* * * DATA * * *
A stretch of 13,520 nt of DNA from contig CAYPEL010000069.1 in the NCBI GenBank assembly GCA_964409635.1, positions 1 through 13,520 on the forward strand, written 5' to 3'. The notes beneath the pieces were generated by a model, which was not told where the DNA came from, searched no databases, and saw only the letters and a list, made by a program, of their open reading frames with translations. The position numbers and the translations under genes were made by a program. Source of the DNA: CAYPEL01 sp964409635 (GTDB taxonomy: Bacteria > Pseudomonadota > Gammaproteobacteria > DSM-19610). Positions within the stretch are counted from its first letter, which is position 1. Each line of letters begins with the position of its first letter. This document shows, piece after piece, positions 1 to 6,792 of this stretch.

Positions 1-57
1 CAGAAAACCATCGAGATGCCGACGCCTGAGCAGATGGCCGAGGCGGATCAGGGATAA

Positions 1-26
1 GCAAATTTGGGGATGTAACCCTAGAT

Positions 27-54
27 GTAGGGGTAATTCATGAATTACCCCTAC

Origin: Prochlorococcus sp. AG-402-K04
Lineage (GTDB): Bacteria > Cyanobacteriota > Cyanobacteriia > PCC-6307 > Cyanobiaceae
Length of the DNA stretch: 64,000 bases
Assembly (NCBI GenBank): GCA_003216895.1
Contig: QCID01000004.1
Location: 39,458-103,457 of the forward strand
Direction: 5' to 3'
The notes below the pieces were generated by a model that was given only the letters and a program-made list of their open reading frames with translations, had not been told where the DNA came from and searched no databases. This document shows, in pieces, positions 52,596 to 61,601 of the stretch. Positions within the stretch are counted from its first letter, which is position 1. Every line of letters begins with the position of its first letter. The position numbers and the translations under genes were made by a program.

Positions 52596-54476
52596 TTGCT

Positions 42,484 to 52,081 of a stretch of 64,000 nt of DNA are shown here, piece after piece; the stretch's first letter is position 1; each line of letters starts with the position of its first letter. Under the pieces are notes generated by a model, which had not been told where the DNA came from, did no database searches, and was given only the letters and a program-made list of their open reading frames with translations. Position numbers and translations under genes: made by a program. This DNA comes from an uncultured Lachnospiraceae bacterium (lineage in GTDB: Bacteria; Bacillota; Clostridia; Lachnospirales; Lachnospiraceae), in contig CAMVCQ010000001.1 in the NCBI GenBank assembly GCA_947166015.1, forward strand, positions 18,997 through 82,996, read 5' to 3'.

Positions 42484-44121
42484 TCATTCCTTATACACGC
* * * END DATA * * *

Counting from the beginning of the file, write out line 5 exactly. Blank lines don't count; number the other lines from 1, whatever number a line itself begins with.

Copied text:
1 GCAAATTTGGGGATGTAACCCTAGAT